Slavery has been a prominent theme in contemporary US and British art for many years, but French institutions have been slower to foreground the issue. Now the Panthéon monument in Paris has given carte blanche to artist Raphaël Barontini to bring lesser-known figures of emancipation into the light.
Freedom fighters have been at the core of Raphaël Barontini's work for many years. But to have his pieces displayed in the Panthéon, a hallowed space reserved for France's national heroes, is deeply meaningful.
Barontini is acutely aware that his exhibition “We Could be Heroes” is not only an opportunity to pay tribute to lesser-known figures involved in the fight against slavery, but also a historic step forward in terms of publicly addressing these themes.
The Panthéon, whose dome looms over the capital's fifth district, is where France's great intellectuals and statespeople are buried – notably Victor Hugo, Voltaire, Marie Curie and Jean Moulin.
Suspended under its monumental ceilings, Barontini's giant silkscreen-printed banners flutter gently, inviting visitors to look up.
The pastel colours and graphic motifs evoke scenes from France's history of slavery – the trans-Atlantic crossing, sugar plantations, battles for freedom.
Nearby, contrasting with the heavy stone statues and massive columns, colourful shield-shaped flags stand in a line.
Upon them are the faces of men and women who marked the long fight for freedom with their bravery and acts of resistance: Anchaing and Héva from Réunion Island, Louis Delgrès from Martinique and Guadeloupe, and Sanité Bélair from Haiti, among others.
When he began exploring slavery and its eventual abolition as an arts student nearly 15 years ago, Barontini admits he was in uncharted waters. At the time, few other contemporary artists in France had dared to take on such an explosive subject.
“A certain part of the art world wasn't ready to accept it” and nor was the general public, he told RFI.
After graduating, Barontini accepted residencies abroad and his work gained traction, especially in the United States where “these subjects are studied and talked about”, he says.
Rebalancing national history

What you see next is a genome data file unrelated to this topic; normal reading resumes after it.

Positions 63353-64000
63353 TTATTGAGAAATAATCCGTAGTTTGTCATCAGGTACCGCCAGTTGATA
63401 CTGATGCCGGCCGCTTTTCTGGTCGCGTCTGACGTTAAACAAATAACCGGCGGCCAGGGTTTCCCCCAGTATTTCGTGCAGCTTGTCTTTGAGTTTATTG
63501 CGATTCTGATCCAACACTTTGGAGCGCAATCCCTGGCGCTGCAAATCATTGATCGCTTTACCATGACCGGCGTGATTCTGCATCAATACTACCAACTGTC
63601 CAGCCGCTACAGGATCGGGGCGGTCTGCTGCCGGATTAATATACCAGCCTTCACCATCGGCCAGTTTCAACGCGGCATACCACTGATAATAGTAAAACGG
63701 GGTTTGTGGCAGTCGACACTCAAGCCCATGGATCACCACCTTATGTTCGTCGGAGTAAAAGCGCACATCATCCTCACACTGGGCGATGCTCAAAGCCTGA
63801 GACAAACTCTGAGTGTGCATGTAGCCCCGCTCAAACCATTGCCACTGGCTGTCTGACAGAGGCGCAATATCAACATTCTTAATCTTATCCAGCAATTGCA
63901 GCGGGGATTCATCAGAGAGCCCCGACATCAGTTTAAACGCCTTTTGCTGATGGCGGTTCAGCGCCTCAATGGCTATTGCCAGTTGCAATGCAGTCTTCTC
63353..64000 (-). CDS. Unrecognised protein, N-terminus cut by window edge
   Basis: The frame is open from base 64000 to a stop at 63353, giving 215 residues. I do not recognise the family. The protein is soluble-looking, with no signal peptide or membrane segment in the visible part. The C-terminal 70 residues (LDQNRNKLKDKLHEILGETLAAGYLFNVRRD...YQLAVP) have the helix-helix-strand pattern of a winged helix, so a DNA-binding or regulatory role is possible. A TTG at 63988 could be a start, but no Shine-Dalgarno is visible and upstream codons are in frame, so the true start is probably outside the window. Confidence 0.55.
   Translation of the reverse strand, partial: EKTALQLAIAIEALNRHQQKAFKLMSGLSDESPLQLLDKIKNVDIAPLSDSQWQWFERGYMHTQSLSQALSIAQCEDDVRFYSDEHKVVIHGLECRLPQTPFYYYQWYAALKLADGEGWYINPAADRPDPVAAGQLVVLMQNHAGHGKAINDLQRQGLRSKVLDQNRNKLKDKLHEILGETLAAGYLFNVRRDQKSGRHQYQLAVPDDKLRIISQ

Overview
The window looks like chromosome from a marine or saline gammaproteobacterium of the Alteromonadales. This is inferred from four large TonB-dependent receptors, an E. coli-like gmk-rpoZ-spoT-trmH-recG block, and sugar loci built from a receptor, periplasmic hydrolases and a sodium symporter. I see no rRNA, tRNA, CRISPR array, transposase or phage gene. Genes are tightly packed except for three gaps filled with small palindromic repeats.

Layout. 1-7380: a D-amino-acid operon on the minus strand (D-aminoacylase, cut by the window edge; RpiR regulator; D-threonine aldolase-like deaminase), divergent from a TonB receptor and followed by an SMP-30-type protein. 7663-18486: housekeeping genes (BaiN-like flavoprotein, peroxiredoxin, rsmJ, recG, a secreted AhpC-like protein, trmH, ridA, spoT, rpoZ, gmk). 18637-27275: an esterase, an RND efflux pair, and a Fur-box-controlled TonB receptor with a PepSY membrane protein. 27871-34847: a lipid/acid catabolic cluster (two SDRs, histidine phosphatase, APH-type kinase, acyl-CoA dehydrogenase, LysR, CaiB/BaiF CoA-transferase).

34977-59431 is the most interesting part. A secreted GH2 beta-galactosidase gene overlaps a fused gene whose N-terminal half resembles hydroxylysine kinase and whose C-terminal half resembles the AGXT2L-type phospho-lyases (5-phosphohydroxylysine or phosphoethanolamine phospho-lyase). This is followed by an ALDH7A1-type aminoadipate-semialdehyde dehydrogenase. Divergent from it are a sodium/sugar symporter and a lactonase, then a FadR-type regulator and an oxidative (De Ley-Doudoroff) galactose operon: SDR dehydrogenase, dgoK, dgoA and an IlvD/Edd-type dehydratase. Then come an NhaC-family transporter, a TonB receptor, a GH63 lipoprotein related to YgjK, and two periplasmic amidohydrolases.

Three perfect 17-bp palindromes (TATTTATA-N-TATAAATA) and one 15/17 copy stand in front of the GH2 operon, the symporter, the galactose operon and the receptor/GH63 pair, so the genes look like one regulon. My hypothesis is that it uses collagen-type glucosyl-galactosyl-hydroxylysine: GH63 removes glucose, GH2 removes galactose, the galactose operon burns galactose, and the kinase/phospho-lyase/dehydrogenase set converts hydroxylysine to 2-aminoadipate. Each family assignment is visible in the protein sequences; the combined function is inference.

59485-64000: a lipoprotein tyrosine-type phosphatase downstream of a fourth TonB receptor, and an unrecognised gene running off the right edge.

Barontini grew up in the socially and racially mixed working-class suburb of Saint-Denis, just north of Paris – a stone's throw away from the famous Saint-Denis Basilica where French kings are buried.
His curiosity about his own heritage, linked to Italy through his father and Guadeloupe through his mother, began at a young age.
As he travelled back and forth as a child to visit relatives in Guadeloupe, he became intrigued about how these tiny Caribbean islands fitted into the great saga of French history.
The discovery of his country's violent participation in hundreds of years of slavery signalled an artistic awakening.
It brought him an opportunity to unearth stories of courage and determination, and focus on the accounts not published in school history books or represented in museums. Out of ugliness, he created beauty, rehabilitating lost memories.
“Many people have thanked me for my work,” Barontini told RFI.
“I see that as support for what I do, but I think it also shows there's a need to talk about history in all its complexity and all its forms. I'm trying to rebalance our national history by using art.”
A powerful drumbeat
To accompany his visuals at the Panthéon, Barontini chose to incorporate an original sound piece composed by American artist and music producer Mike Ladd. The mysterious electronic sounds are a contrast to the hush that usually reigns in the monument.
Barontini also organised for 40 musicians from the Caribbean carnival group Choukaj to perform in both the opening and closing weeks of the exhibition, which ran from 19 October 2023 to 11 February 2024.
A large crowd turned out for the finale in early February. Young and old alike, they kept time with the feverish beat of drums, hypnotic horns and chants that filled the cavernous space, bringing history to life.
Barontini says he's proud and humbled that his works have found their way into one of France's most symbolic monuments, even temporarily.
“I am happy to have had this carte blanche today. It proves that despite everything we're making progress. It was important for me to see these figures included in the Panthéon, even for a temporary exhibition.”
He says he's preparing more shows for elsewhere in France and abroad, hopefully one day in the Caribbean.
Barontini refers to the Panthéon performance as a "funeral march", a commemoration of one of the darkest, deadliest chapters of French history.
But by centring those who fought for the humanity of themselves and others, it becomes one marked with joy and pride – creating echoes that will continue to vibrate in the austere space and beyond.